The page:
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Discuss Nock position vs Arrow rest at the Recurve Bow within Archery Interchange UK Forums; Hi all. Have just got my first recurve; Samick Privilege riser with some Winstorm Carbon ...
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    Nock position vs Arrow rest

    Hi all.

    Have just got my first recurve; Samick Privilege riser with some Winstorm Carbon limbs.

    The string came with the nocks pre-installed and I've set my (Hoyt) arrow rest over the hole on the riser - however the arrow doesn't look precisely horizontal (but almost). My question is; does it need to be horizontal? Does it make much difference if it isn't?

    Any advice appreciated.
    Last edited by TJ Mason; 20-06-10 at 12:43 AM. Reason: finickertiness on my part






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    It's an X
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    Pans Poet.
    One of the things that surprises many beginners is the way the arrow should "look" when correctly set up.It should look as if the point end is slightly lower than the nock end. That is because the hand that holds the bow is not level with the hand that draws the string.That creates a bend in the bottom limb that is not the same as the one in the top limb. To get the arrows to fly well, the nock is a little higher than the point when the bow is strung.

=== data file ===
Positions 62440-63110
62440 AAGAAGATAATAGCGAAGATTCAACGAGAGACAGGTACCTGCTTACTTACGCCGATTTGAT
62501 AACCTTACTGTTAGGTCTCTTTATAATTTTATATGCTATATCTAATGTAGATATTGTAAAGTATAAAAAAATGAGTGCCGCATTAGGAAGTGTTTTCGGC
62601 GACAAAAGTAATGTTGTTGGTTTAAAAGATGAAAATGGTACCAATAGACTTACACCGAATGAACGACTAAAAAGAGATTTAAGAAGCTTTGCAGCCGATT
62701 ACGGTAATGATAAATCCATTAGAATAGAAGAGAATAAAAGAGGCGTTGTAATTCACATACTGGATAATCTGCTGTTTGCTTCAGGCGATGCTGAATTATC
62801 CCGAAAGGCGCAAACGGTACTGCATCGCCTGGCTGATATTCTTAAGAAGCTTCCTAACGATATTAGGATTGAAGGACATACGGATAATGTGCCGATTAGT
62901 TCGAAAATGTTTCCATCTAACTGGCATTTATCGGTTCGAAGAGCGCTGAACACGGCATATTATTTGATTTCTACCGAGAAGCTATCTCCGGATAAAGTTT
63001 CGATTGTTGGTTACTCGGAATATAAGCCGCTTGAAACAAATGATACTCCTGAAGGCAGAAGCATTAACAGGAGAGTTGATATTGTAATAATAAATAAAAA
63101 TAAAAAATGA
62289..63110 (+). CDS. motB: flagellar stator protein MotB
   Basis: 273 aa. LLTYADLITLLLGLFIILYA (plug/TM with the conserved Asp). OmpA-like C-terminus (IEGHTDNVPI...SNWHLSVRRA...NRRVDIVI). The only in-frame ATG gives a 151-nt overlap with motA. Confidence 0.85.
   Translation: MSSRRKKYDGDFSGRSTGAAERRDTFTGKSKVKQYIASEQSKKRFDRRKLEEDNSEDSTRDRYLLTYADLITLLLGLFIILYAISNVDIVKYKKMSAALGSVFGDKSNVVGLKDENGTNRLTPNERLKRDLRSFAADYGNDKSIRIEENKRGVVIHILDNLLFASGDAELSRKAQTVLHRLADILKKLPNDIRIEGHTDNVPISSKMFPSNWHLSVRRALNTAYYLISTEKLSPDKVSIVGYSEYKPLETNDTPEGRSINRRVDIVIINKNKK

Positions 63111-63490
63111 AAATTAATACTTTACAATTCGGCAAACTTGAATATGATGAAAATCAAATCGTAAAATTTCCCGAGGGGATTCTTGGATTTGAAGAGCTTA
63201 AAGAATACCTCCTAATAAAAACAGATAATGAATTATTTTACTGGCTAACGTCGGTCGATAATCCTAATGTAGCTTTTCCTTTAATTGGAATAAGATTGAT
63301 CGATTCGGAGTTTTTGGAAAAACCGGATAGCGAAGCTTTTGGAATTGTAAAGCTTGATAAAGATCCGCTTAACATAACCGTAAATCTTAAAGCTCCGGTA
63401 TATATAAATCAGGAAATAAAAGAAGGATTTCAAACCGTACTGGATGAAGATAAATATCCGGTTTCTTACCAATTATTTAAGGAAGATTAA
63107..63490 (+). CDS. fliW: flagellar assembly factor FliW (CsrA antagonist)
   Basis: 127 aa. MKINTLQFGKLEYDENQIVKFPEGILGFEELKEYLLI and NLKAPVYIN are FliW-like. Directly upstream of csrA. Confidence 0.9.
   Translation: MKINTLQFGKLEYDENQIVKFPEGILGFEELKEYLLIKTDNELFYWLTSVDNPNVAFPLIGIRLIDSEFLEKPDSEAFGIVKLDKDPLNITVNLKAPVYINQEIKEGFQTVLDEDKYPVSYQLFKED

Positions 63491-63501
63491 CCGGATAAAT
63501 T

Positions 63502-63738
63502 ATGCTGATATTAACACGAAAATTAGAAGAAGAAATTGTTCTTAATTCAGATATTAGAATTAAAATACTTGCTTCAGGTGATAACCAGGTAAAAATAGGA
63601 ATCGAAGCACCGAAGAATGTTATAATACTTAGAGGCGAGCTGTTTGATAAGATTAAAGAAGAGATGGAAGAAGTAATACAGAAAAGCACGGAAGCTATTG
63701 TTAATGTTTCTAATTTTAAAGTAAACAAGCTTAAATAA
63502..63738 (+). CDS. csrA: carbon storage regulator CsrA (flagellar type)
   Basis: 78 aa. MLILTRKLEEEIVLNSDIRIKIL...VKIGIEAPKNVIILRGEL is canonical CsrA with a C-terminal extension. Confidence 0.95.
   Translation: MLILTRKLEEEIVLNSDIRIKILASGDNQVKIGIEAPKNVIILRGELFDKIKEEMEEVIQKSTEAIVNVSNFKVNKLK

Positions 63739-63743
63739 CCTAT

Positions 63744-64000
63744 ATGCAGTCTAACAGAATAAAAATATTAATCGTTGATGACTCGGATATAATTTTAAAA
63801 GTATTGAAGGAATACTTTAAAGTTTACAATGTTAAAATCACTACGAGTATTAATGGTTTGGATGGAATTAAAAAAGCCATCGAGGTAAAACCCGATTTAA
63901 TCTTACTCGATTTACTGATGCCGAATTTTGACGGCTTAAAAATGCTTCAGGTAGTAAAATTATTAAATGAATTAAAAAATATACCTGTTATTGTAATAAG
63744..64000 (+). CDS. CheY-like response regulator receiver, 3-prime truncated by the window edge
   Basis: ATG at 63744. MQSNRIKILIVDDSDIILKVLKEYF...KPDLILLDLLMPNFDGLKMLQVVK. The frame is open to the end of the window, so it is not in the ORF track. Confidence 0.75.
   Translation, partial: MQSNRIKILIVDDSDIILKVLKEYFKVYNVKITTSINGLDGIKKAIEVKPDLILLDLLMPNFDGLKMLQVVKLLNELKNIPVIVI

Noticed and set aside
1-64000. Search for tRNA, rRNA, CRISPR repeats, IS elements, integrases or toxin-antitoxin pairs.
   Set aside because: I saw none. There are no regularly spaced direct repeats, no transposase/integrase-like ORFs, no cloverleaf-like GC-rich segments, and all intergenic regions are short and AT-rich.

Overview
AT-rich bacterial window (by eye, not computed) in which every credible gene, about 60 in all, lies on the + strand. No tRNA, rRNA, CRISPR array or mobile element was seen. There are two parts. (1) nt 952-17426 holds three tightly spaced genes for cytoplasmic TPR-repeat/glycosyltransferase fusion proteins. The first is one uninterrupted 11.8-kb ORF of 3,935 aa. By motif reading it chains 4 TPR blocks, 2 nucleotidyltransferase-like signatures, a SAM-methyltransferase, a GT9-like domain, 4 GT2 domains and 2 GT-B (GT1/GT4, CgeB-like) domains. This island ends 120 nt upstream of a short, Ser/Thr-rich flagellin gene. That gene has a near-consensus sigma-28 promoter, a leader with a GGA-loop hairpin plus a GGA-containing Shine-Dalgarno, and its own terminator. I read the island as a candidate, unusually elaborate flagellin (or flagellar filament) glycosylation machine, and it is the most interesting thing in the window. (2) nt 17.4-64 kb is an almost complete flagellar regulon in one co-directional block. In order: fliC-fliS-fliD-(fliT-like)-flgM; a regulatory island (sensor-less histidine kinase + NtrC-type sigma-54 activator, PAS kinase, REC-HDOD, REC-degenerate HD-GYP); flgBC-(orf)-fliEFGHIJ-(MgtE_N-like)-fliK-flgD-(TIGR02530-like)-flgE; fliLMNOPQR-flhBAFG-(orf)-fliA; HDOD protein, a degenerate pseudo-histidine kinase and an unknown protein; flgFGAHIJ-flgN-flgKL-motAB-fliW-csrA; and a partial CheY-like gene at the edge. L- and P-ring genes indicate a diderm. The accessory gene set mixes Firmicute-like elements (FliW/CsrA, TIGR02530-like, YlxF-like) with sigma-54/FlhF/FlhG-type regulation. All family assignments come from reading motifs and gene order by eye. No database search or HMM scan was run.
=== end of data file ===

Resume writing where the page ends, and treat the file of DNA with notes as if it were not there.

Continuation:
If it was horizontal, the chances are the arrow would fly tail low, and that would push the fletchings of the arrow down onto the rest as it passes. That in turn could wear the rest or cause the back of the arrows to bounce up off the rest, giving poor flight.

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    Thanks, that makes perfect sense.
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    Grz
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    I helped out one of our archers this week who'd had his nock point put on incorrectly, so the bottom of the arrow nock was a couple of millimeters below square. He was wondering why his arrows were flapping all over the place on the way to the target! I helped him work out where the nock point should be (about 8mm up from square, where I guessed it would be) using bare shaft tuning, and he is now shooting much better groups! In my experience, setting the nock point 8mm up from square works best for me, but there is probably a range of a couple of millimeters around that from which the arrow would still fly just as well.


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